Barwell & Earl Shilton Boot & Shoe Trail
In June 2000 members of Earl Shilton and District Local History Society researched this leaflet in association with the Hinckley and Bosworth Borough Council, in order to record and commemorate the important role that the Boot and Shoe industry played in the development of the villages of Earl Shilton and Barwell. Only 60 years ago, their streets bustled with women and men on their way to work in the Boot and Shoe factories, and the footwear they made was worn by people around the world from Russia to South Africa. Today none of the larger companies remain apart from one Ballet Shoe manufacturing company in Earl Shilton. The old factories have been taken over by other industries or even demolished to make way for housing developments. On this trail, you are invited to gain a glimpse of their past and ensure that this industrial heritage is not forgotten.
You can use the Google Maps to help you navigate the route. This digital route is in the Beta stages and may contain anomalies. Please report any issues to the council and they will be rectified ASAP. Please see the links below
Stage 1 - https://goo.gl/maps/t1zn7qPodWK2 | Points 1 -10
Stage 2 - https://goo.gl/maps/D4u36Heb7W82 | Points 10 - 19
Stage 3 - https://goo.gl/maps/Xsxg27bk3Um | Points 19 -24
If you prefer a printable PDF copy, please click here
Did you know?
1. Hosiery workers who joined the trade in the 1880s had to pay £1 down in order to work and also worked the first month before receiving wages
2. Shoe operatives worked a 60 hour week but were allowed to send out for a ½ pint of beer to drink while they were working.
3. Up until 1895, shoe operatives had to pay 6d standing money to the manufacturers in order to work in his workshop. They were also required to pay 1/2d to have the floor swept.
4. Up to 1895, workers had to buy their own rivets and tacks (called Grindery) from their employers who charged top prices. This saw the advent of small (hardware) shops being set up in Barwell and Earl Shilton. Charges were 10d per lb compared with a manufacturer charging 1/- per lb.
5. There was a lock-out in the industry in 1891 because of resentment and bad factory conditions. Men were out of work for ten weeks in this area. The Union paid lock-out money and records show that the cost to the Union was £4000 and the workers lost over £10,000 in wages.
6. The shoe trade in Barwell and Earl Shilton began in the 1870s as Leicester manufacturers extended their activities to the rural areas. Prior to this most people were agricultural workers or framework knitters in the hosiery trade. Workshops were set up in old cottages, barns and sheds.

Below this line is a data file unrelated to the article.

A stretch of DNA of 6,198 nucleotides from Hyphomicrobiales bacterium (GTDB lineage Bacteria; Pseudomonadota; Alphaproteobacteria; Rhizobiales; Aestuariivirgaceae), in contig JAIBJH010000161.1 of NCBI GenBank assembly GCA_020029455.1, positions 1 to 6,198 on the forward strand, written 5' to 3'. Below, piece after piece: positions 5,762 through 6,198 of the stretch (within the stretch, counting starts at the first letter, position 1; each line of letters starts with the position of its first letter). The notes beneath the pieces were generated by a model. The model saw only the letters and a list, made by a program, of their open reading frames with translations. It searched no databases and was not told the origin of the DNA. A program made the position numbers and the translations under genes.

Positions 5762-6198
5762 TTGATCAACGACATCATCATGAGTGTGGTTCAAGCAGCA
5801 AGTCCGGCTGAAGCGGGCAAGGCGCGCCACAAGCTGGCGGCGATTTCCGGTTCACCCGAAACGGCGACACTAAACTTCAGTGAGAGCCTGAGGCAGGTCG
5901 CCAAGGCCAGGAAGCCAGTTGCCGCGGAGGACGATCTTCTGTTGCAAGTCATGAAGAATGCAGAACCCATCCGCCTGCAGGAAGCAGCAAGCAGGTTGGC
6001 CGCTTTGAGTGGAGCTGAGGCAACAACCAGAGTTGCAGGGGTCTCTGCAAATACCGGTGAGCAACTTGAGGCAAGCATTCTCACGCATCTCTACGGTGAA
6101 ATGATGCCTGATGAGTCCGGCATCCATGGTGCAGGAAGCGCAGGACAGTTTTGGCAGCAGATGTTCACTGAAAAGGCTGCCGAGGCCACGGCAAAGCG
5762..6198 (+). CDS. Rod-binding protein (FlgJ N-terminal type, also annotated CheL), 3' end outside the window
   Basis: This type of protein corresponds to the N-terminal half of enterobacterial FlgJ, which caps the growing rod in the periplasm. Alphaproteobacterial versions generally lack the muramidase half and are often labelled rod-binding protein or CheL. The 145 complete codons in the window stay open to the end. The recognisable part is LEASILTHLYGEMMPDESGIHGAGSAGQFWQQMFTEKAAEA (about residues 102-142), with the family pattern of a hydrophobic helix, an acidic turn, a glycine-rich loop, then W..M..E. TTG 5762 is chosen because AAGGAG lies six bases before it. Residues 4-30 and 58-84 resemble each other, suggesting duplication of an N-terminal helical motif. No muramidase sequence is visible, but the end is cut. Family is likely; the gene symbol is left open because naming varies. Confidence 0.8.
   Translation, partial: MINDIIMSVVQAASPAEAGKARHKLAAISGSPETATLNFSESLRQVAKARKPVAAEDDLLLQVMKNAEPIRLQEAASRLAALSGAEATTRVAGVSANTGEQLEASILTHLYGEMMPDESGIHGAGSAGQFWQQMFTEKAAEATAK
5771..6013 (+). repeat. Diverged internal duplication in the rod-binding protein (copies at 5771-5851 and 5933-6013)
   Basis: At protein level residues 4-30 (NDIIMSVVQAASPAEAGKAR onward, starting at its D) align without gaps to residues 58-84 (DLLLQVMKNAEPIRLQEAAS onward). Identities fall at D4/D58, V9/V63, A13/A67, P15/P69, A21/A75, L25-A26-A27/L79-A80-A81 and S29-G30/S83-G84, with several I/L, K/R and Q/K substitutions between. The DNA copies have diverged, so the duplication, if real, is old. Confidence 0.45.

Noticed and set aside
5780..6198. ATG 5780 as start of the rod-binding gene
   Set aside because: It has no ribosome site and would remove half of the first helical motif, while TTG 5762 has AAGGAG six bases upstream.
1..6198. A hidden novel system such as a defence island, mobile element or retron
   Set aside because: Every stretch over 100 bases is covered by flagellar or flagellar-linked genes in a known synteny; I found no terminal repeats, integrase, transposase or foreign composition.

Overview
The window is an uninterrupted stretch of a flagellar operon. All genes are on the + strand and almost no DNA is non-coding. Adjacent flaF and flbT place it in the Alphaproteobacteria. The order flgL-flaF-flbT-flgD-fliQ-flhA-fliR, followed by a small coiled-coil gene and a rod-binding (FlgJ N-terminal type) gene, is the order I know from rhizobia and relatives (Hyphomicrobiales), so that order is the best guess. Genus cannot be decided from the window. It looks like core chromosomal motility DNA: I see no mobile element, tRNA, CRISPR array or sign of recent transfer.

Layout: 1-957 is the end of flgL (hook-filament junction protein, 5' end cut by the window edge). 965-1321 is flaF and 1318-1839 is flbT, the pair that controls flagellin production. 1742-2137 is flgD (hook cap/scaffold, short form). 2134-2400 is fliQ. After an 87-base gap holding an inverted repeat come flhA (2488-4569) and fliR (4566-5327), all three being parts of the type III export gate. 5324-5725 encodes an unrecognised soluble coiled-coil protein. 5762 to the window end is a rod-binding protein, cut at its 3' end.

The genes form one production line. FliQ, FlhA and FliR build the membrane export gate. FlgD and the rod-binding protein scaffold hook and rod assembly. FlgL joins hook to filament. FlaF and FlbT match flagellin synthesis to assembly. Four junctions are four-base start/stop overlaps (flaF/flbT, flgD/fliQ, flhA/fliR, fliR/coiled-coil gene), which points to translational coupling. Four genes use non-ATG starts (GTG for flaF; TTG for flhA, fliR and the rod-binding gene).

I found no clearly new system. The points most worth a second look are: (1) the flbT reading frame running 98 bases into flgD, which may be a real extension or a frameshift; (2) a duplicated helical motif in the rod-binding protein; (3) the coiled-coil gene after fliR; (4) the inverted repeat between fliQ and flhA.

7. Meetings of the Boot and Shoe Operatives Union were held at the Coffee House in Barwell High Street during the dispute of 1895 with the Hinckley and District Conciliation Board.
8. Terms of Settlement which were drawn up at that time, formed the basis for the industry’s National Conference Agreement, wage rates, hours and other conditions of employment.
9. Eatoughs were the first shoe factory to install ‘Music while you work’ in 1936. 10. H.Orton & Sons of Oxford Street donated a bell which hangs in St. Simon and St. Jude Parish Church.
11. During the Second World War, Eatoughs worked with the RAF to produce slippers to be fitted to an electrically heated flying suit for bomber crews. Over 100,000 pairs of these were issued to the RAF and the USAF.
12. George Ward of Barwell set up a Charitable Trust, which in 2005 had investments of around 1 million pounds. The income from this will continue to benefit this area. One of the recipients of this income was a £25,000 donation to William Bradford Community College in 2002 towards its successful bid to become a Technology College. Another beneficiary was Hinckley Health Centre, which was awarded a donation of £10,000 in 2005, to purchase a Bladder Scanner for use in the local area. Also, the Concordia Theatre in Hinckley was given £7,500 towards a lift.
13. George Ward also gave Sheepy Woods at Burbage Common, and The Cedars on Shilton Road, Barwell for the benefit of the community. The proceeds of the sale of the Cedars was used to build the George Ward Centre in Barwell.
14. Charles Bennion of the British Shoe Machinery Co. of Leicester gave Bradgate Park to the people of Leicestershire.